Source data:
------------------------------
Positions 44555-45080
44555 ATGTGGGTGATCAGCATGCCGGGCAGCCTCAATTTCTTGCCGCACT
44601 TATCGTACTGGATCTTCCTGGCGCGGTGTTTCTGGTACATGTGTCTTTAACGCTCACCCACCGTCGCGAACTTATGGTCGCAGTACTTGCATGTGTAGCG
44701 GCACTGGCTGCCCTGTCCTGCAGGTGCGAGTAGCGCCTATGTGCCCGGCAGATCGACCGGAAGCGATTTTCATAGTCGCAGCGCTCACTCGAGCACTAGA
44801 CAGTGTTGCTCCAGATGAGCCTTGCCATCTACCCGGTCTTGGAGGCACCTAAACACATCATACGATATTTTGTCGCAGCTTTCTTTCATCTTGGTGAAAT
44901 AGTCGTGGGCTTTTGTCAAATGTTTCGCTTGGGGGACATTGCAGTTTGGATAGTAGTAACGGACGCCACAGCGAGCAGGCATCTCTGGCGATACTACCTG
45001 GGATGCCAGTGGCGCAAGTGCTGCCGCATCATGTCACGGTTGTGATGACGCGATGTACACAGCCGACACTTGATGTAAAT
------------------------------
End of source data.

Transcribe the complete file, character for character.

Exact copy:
Positions 44555-45080
44555 ATGTGGGTGATCAGCATGCCGGGCAGCCTCAATTTCTTGCCGCACT
44601 TATCGTACTGGATCTTCCTGGCGCGGTGTTTCTGGTACATGTGTCTTTAACGCTCACCCACCGTCGCGAACTTATGGTCGCAGTACTTGCATGTGTAGCG
44701 GCACTGGCTGCCCTGTCCTGCAGGTGCGAGTAGCGCCTATGTGCCCGGCAGATCGACCGGAAGCGATTTTCATAGTCGCAGCGCTCACTCGAGCACTAGA
44801 CAGTGTTGCTCCAGATGAGCCTTGCCATCTACCCGGTCTTGGAGGCACCTAAACACATCATACGATATTTTGTCGCAGCTTTCTTTCATCTTGGTGAAAT
44901 AGTCGTGGGCTTTTGTCAAATGTTTCGCTTGGGGGACATTGCAGTTTGGATAGTAGTAACGGACGCCACAGCGAGCAGGCATCTCTGGCGATACTACCTG
45001 GGATGCCAGTGGCGCAAGTGCTGCCGCATCATGTCACGGTTGTGATGACGCGATGTACACAGCCGACACTTGATGTAAAT